If you are gearing up to get dental implants, you are not alone. Dentists place more than 3 million implants each year! Still, it is not uncommon to feel nervous about this procedure.
Before heading in for their appointment, most people want to know what the procedure will be like. They want to know if they will experience any side effects and the dental implant recovery timeline.
Today, we are bringing you this guide to dental implants and the dental implant recovery process. We want to help ease any concerns you may have about this procedure. That way, you will feel confident when you head in for your visit.
Are you ready to have all your dental implant questions answered? Then keep reading this guide for everything you need to know about getting dental implants.
The Dental Implant Procedure: Explained
People with missing or damaged teeth often get dental implants. Lower-cost alternatives to dental implants include crowns, bridges, and dentures. But implants are the only option that looks and functions like real teeth.
Getting dental implants does require surgery. The exact surgeries you will have to undergo will depend on your treatment plan, which, in turn, depends on factors like the number of implants you need and your oral health.
In general, though, most people can expect the following steps in the average dental implant procedure.
The Dental Exam
As with any dental treatment, your dentist will first want to take x-rays of your mouth. They may also want to take a plaster model of your teeth and/or jawbone.
Your dentist will also ask you about your medical history. Make sure to mention any medications you use or health conditions you have. Your medical history could impact your procedure.
For example, if you have health conditions that make you prone to infection, your dentist might administer an antibiotic before your procedure. That way, your risk of infection will decrease.
Anesthesia or Sedation
Your dentist will remove your tooth and drill holes in your jawbone to place the post. But you should not feel any pain during the procedure. Your dentist will give you local anesthesia or sedate you for the procedure.
Not sure which is best for you? Talk to your dentist, and the two of you can determine the best strategy for you.
To place an implant, your dentist must first remove the decayed one. You are in luck if the tooth is missing already because this part of your procedure is done.
You may or may not need bone grafting. People who do need bone grafts before an implant do not have enough healthy jawbone tissue to support the implant or have jawbone tissue that is extremely soft.
If you do need a bone graft, your dentist may harvest the tissue from your own bones or synthetic bone tissue. Either way, you will have to recover from the graft before your dentist can place the implant unless the grafting is minor.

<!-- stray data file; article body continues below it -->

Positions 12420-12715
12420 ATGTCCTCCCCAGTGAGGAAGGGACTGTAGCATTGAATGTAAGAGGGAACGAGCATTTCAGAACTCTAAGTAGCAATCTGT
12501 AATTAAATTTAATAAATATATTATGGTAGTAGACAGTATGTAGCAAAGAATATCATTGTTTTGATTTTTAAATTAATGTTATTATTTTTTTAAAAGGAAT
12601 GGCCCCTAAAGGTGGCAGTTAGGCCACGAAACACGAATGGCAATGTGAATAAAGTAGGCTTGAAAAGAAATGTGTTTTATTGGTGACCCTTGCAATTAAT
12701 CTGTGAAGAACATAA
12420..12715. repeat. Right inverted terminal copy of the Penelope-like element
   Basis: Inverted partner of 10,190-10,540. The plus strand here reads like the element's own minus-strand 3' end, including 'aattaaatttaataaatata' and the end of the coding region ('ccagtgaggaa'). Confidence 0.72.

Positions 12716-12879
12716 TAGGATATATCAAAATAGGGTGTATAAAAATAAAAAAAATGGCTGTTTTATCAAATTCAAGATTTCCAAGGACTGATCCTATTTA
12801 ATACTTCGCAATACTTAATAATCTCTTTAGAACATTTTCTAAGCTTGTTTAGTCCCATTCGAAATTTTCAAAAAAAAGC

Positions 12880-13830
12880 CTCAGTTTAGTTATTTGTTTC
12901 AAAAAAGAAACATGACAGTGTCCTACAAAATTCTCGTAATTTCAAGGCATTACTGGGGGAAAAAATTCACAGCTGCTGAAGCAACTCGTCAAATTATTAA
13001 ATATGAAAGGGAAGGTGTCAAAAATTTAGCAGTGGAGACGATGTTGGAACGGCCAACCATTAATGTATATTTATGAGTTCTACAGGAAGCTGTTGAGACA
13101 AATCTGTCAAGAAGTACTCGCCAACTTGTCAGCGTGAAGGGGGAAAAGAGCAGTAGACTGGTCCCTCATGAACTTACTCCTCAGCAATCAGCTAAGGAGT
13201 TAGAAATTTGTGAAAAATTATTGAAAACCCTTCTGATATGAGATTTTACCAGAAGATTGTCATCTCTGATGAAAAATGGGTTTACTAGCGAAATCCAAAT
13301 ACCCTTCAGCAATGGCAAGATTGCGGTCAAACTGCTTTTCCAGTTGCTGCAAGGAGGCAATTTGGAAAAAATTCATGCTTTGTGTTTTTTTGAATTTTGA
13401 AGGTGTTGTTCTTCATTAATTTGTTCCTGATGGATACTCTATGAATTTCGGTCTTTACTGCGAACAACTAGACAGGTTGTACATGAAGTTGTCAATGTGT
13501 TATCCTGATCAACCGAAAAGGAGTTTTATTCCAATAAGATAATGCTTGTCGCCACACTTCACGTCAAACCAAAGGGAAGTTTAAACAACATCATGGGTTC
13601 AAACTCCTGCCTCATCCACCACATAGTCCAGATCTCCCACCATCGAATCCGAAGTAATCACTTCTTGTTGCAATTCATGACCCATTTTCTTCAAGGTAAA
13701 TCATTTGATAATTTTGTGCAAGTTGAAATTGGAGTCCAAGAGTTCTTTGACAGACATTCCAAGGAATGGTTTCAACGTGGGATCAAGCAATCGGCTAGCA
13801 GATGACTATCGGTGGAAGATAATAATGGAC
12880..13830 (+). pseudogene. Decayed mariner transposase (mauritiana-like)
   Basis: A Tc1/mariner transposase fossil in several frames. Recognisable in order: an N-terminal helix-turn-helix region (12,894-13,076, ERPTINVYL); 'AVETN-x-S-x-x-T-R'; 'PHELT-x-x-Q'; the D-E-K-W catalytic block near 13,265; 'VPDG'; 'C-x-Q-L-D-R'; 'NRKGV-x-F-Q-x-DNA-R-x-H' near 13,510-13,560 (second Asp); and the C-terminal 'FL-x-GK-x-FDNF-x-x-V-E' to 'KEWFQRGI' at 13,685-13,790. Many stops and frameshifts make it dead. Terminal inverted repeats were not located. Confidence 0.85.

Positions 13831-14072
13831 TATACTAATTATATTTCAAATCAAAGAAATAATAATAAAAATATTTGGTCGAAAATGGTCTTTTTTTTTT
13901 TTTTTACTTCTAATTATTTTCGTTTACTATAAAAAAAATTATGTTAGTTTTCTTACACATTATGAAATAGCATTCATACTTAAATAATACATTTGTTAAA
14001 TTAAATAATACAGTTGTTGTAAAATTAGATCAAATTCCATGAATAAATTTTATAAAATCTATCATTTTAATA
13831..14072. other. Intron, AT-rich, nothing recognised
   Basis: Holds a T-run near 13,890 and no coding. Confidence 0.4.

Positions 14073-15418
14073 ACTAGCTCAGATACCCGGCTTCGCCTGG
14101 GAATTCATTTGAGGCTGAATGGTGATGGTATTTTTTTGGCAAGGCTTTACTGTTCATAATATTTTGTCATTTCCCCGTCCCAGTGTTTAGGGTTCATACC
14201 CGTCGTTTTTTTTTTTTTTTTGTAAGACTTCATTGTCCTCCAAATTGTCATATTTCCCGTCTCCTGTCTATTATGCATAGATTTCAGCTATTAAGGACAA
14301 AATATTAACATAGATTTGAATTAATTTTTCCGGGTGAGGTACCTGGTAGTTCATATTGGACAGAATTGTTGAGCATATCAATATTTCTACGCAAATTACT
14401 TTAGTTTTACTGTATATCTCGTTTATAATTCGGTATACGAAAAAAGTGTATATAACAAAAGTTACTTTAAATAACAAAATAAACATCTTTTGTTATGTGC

Now, it is finally time to place the implant. Here is how your dentist will do it.
First, your dentist will make a small incision on the place where he or she will place the implant. The cut will expose the underlying jawbone.
Next, your dentist will drill a hole in the jawbone. He or she will drill one hole for every dental implant you need.
Finally, your dentist will place a dental post in the hole. Most dental posts consist of titanium or titanium alloy, which has a lifetime of 25 or more years.
Recovery Period #1
Once your dentist places the post, you will have to go through a recovery period. Why? Because you have to wait for the jawbone to grow around the post, securing it firmly in place.
This step is important because the post will serve as the "root" of the dental implant. Your new tooth will only be as strong as the dental implant post.
Your dentist will provide you with tips and instructions to follow during your recovery period. Many of these tips will be the same as or at least similar to the recovery tips you will follow after the implant is placed.
A dental implant abutment is a metal piece that connects the post to the artificial tooth overlay. This is the second to last step in the dental implant procedure process.
Your dentist will anesthetize the area or sedate you to place the abutment. He or she will cut the gum again to expose the metal post in the jawbone. Then, your dentist will attach the abutment to the post.
Recovery Period #2
After your dentist places the abutment, you will have to spend more time recovering. Your gums have to heal from the cut the dentist made to place the abutment. This could take anywhere from three to six months.
Then, you can finally get your new tooth.
Artificial Tooth Placement
Finally, it is time to place the artificial tooth. Your dentist will screw the artificial tooth to the abutment. Some dentists may prefer to cement the artificial tooth to the abutment instead.
Once your dentist places the new tooth, you do not have to worry about taking it in or out, as with crowns and bridges. You can use and treat your implant like a normal tooth!
How Long Does Recovery After Dental Implants Take?
After you get your dental implant, you will be in recovery. The exact time it takes to recover depends on the person. But you can expect dental implant recovery times of two days or up to a few weeks.
The most important thing to do when you are recovering from dental implant placement is to rest. You may want to get time off from work, especially if you have a physically demanding job.
While you will probably feel back to normal after a week, your recovery is not over. You will need to adhere to your dentist's recommendations to ensure a full recovery.